|purchase | previous reviews | Nike | WWF | ICCSR | Greenleaf | Lifeworth|
Introduction - The Generation of Transcending Leadership for Transforming Capitalism
In 2005, another Jem, prettier than me and with a better voice, had a hit singing "who are they, where are they, how could they know all this? I'm sorry, so sorry, I'm sorry we do this". It was about 4 months before I actually paid any attention to the lyrics, such is my low expectation of modern pop. I had thought 'Live 8' was as good as it gets with the social conscience and commentary of our contemporary stars. But the success of singers like Jack Johnson in 2005 suggests that singing about the human condition is back in fashion. One of my favourite tracks of his reflects our complicity in supporting the mass media we experience: "it was you, it was me, it was every man, we've all got the blood on our hands. We only receive what we demand and if hell is what we want, then hell is what we'll have."
This awareness that we co-create the systems we live in, and that we all have a hope, however stifled, to work on what matters for something greater than ourselves, has been at the heart of Lifeworth's agenda since 2001. Achieving a synergy between our 'life' in terms of its true nature and purpose, and our 'worth' in terms of our ability to earn a living, is embodied in the name we chose.
This publication marks our 5th anniversary, and as such provides a broader analysis and prognosis than previous annual reviews. In so doing, it reflects a new confidence of knowledge and purpose within people in some of the business, public policy and academic networks we engage with. This confidence arises from a new sense of urgency, greater experience, and self-discovery.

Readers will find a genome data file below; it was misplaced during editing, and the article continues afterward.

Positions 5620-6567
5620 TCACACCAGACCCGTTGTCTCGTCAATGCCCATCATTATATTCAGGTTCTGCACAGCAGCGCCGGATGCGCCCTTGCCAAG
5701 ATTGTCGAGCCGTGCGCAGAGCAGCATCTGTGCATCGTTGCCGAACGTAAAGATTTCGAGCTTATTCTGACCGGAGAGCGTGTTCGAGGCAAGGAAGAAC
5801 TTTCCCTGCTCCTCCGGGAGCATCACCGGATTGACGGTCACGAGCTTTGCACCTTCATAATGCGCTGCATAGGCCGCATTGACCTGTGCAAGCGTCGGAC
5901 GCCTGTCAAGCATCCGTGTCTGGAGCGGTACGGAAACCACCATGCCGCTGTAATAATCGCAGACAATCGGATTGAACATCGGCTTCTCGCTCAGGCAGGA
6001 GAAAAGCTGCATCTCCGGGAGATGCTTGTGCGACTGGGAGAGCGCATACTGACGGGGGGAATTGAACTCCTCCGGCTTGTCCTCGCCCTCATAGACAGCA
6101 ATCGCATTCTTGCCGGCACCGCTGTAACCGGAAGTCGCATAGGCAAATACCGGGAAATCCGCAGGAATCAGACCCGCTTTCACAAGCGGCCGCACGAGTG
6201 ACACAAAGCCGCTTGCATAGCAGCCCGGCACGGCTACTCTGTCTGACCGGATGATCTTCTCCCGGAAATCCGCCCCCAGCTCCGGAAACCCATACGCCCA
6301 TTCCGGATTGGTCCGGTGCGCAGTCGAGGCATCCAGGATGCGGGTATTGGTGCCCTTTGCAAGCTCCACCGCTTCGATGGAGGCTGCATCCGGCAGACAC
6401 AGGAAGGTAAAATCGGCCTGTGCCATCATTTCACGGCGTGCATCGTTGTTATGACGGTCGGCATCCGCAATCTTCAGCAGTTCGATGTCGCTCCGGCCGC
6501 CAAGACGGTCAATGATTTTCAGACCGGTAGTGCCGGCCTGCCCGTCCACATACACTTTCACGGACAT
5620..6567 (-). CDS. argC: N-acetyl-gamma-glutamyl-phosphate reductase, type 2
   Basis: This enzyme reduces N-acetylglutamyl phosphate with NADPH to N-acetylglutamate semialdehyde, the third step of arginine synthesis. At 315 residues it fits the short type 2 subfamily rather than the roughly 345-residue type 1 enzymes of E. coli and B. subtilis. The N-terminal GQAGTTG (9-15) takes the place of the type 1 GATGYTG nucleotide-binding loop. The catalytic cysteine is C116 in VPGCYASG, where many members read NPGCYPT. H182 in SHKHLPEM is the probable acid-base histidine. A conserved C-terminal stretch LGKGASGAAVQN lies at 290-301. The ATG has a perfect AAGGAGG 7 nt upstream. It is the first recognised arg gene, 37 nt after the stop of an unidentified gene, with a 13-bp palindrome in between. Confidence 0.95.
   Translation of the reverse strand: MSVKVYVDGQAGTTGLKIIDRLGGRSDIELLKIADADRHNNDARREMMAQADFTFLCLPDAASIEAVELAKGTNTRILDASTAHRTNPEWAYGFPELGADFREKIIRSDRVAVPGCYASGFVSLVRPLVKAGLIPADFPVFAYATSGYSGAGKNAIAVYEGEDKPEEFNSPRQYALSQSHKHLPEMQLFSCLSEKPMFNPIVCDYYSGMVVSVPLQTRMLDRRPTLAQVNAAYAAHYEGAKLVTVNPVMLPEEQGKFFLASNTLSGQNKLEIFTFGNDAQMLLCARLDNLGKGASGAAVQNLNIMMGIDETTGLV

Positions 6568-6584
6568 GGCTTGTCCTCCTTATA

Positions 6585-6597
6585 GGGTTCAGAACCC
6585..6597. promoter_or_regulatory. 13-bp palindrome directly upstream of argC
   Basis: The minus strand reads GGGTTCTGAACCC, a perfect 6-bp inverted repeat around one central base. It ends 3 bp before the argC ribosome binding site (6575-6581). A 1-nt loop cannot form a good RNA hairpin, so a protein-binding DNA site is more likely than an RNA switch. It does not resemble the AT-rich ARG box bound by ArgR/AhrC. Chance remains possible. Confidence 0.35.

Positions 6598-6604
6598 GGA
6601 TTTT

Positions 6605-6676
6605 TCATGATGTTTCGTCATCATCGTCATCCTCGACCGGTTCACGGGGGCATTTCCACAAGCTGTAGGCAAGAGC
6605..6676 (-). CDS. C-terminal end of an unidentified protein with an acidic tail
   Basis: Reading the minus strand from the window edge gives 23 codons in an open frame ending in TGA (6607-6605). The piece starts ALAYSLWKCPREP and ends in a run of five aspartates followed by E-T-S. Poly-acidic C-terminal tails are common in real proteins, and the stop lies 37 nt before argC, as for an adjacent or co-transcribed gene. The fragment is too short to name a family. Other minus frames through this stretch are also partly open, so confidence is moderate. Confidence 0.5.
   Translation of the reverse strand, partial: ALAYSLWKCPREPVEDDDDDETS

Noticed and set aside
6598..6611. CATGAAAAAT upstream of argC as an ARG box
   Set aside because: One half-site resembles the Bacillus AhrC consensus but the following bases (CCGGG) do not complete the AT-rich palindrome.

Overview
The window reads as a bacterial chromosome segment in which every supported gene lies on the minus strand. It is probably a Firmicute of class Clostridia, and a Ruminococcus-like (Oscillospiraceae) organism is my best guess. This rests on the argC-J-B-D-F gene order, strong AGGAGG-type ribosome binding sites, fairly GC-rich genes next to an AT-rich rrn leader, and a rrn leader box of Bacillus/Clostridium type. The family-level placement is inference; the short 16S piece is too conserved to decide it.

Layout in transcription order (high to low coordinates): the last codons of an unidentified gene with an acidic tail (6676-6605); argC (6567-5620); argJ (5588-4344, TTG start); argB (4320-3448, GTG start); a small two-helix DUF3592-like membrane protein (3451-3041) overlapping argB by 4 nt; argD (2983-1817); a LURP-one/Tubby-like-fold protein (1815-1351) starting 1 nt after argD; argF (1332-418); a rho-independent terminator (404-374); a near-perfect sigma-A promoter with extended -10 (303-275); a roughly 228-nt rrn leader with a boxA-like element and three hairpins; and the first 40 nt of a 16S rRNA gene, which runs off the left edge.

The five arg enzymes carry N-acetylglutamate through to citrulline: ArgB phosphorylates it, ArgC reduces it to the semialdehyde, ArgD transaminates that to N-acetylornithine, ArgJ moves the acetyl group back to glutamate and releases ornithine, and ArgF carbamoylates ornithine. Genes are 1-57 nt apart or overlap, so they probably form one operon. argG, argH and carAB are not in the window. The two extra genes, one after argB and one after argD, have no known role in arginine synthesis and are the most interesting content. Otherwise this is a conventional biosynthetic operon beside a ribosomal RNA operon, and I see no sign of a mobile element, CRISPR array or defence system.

One reason for the sense of urgency is that environmental problems have fast moved from prediction to reality, while the rate of damage is increasing rapidly with industrialisation in the East. The stubbornness of poverty in the face of numerous international commitments to make a difference, including the Millennium Development Goals, adds to this sense that widespread results must come now.
In addition, the contemporary emphasis and initiative on voluntary corporate responsibility is now a decade old, with 2005 being the 10th anniversary of Ken Saro-Wiwa's execution in Nigeria, which added to the public outcry over the oil company Shell at the time. Participants in and observers of voluntary corporate responsibility initiatives have had some time to understand the potential and limitations of this area. With this experience, the commercial difficulties of making companies and markets more sustainable and responsible are more widely known. As Jules Peck argues in the foreword to this Review, "sophisticated companies are recognising that they cannot shift their business models to more sustainable ones without the support of government, consumers and investors." Whereas this argument used to lead to business people passing the buck, now it is leading them to explore how they may be able to engender that support from government, consumers and investors. They are exploring how to act together to cultivate a business case for sustainable behaviour, in order to create systemic change in society. It is this approach which guides the new strategy of the corporate responsibility team at one of the sponsors of this Annual Review.